Durham University
Programme and Module Handbook

Postgraduate Programme and Module Handbook 2011-2012 (archived)


Department: Health [Queen's Campus, Stockton]


Type Open Level 4 Credits 30 Availability Available in 2011/12 Module Cap None.


  • None.


  • None.

Excluded Combination of Modules

  • None.


  • To engage students with medicine in its different historical and cultural contexts.
  • To introduce the characteristic features of ancient, medieval, early modern, and modern medicine.
  • To identify changes and continuities in medical knowledge and practice.
  • To promote understanding of historicity of the human body and of concepts of health and disease.
  • To provide knowledge about different forms of health care provision and health-related institutions.


  • The seminars will cover major areas of history of medicine. Following an introductory session, these areas will be treated in three chronological and three thematic seminars:
  • The introductory seminar session will make students familiar with arguments why a historical perspective is important for medicine. The historical contingency of medical knowledge and practices will be illustrated and discussed through a case study.
  • In the three chronological seminars, the main historical periods of ancient, medieval and early modern, and modern medicine since 1800 will be introduced and major features of these periods discussed.
  • The three thematic seminars will look into major historical issues of health, medicine and disease. In particular, they will deal with the history of the human body, changing lay and expert concepts of health and disease, and the great variety of healers and health-realted and medical instituions through time.
  • In consultation with the Module Leader, students will choose a topic for their assessed Essay. The Essay's topic should normally come from one of the subject areas covered in the seminars. Topic proposals falling outside these areas will have to be approved by the Course Director.

Learning Outcomes

Subject-specific Knowledge:
  • By the end of the module students should be able to:
  • demonstrate understanding of medicine in specific cultural contexts and historical periods;
  • show familiarity with key historical writing on the human body, concepts of health and disease, or health care provision and health-related institutions.
Subject-specific Skills:
  • By the end of the module students should be able to:
  • evaluate different historiographical interpretations of key developments in medicine, health and disease;
  • demonstrate skills in historical interpretation of sources relating to medicine, health and disease;
  • write a critical and well-informed Essay on a selected topic from the history of medicine.
Key Skills:

    Modes of Teaching, Learning and Assessment and how these contribute to the learning outcomes of the module

    • This module will be taught in 7 two-hour group seminars, and with individual tutorial sessions on the topic of the assessed essay. In addition, draft versions of the assessed essay will be presented in a one-day workshop before submission.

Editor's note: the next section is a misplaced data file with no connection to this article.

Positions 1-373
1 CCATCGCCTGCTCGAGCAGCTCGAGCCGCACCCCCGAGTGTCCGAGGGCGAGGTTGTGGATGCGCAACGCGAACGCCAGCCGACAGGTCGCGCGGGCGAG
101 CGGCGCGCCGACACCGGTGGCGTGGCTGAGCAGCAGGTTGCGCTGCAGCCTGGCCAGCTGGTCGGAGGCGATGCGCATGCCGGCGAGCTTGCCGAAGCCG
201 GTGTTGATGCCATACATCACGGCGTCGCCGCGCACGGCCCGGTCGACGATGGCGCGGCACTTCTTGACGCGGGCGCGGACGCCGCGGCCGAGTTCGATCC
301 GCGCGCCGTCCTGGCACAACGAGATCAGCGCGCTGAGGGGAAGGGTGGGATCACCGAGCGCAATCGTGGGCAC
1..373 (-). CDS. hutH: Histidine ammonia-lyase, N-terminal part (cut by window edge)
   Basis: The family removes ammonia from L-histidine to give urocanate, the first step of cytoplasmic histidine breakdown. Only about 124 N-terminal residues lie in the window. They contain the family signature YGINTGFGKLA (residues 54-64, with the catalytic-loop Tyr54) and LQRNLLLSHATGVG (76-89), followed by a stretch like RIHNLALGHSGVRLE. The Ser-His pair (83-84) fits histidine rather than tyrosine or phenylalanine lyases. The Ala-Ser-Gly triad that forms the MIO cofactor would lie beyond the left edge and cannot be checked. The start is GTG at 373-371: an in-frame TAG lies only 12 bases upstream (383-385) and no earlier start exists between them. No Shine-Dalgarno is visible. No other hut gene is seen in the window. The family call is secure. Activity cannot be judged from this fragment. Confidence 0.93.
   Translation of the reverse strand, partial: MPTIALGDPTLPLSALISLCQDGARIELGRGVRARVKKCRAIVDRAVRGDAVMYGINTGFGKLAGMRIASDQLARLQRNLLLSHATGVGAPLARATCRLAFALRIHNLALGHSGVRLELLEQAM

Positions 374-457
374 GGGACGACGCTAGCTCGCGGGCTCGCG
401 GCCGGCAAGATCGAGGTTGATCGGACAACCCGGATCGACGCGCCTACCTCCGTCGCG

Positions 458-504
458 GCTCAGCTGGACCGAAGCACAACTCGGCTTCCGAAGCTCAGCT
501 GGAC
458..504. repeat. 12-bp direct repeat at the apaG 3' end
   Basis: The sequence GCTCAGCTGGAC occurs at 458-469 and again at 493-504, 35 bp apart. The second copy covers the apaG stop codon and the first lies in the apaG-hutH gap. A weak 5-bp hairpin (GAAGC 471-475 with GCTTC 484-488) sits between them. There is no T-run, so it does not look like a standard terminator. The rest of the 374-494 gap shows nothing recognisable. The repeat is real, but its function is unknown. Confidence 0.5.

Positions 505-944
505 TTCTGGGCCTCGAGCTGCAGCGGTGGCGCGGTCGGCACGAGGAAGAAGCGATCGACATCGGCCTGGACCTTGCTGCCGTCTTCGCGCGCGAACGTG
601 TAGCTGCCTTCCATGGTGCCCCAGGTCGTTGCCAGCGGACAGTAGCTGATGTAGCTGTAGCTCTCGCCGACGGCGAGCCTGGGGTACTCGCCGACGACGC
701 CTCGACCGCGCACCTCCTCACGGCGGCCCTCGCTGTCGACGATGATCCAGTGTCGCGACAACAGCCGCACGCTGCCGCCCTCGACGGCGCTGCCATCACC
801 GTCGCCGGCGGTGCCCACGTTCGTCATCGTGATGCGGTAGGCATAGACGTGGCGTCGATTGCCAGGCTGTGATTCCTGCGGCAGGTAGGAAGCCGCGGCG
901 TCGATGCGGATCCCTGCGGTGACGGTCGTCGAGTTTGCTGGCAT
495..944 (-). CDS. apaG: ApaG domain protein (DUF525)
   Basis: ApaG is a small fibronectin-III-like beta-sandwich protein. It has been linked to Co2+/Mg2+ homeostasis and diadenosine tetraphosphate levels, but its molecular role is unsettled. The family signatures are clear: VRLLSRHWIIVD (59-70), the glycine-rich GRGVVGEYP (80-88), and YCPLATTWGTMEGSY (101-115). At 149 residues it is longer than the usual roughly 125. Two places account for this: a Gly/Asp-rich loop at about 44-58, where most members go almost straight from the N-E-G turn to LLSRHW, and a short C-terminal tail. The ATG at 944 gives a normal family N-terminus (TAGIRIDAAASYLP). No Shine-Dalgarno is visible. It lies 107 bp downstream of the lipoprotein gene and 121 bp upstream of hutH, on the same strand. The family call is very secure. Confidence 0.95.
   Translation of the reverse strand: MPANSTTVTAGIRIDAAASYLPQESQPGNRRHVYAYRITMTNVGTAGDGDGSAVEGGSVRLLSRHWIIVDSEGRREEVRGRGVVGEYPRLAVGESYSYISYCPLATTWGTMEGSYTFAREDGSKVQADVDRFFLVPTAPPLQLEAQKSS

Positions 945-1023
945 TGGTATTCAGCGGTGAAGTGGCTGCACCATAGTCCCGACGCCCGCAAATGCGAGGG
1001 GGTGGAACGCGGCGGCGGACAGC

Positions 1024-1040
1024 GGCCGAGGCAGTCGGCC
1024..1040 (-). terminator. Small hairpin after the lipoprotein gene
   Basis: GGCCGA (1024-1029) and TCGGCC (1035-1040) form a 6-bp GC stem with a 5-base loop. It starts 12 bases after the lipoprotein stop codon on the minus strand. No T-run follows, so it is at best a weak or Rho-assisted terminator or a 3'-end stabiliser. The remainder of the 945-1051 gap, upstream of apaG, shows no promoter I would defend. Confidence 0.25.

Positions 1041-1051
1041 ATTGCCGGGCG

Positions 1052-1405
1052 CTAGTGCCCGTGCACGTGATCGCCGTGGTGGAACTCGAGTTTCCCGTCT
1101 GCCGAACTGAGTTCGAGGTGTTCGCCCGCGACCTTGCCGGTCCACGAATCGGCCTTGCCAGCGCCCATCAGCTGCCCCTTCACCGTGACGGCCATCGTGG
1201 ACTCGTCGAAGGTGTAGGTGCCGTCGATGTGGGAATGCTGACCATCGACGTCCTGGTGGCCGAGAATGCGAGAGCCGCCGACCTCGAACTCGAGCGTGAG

• Each of the two-hour seminars will be led by a lecturer. The seminars include a short introduction to the topic by the lecturer; students' historical interpretation of selected sources; students' short presentations of key primary and/or secondary literature; and joint critical discussion of pre-read research publications (partly in group work).
    • The individual tutorials (entitlement of up to 4 contact hours with the chosen supervisor) will support the student's work towards the assessed essay. They include discussion of the chosen research/essay topic; guidance on relevant research methods and literature; development of a research plan and time-table; and feedback on essay drafts.
    • In the workshop (up to 8 hours) students will present draft versions of their essay and discuss them with their fellow-students and the lecturer.
    • These teaching and learning methods will support students in achieving the Learning Outcomes. The Learning Outcomes will be formally assessed by the essay.
    • Though optional, students will also be expected to attend the research seminars, workshops or special lectures organized by the Department of Philosophy and the Centre for the History of Medicine and Disease.
    • Students will also have the opportunity to attend on a voluntary basis the seminars for the MA in History of Medicine at the University of Newcastle.

    Teaching Methods and Learning Hours

    Activity Number Frequency Duration Total/Hours
    Tutorials up to 4 Flexible as required 1 hour 4
    Seminars 7 Weekly 2 hours 14
    Workshop 1 Once 8 hours 8
    Preparation and Reading 274
    Total 300

    Summative Assessment

    Component: Assessed Essay Component Weighting: 100%
    Element Length / duration Element Weighting Resit Opportunity
    Assessed Essay (including footnotes, excluding bibliography and appendices) 5,000 words 100%

    Formative Assessment:

    Short formative essay of 2,000 words on a topic distinct from that of the summative essay.

    Attendance at all activities marked with this symbol will be monitored. Students who fail to attend these activities, or to complete the summative or formative assessment specified above, will be subject to the procedures defined in the University's General Regulation V, and may be required to leave the University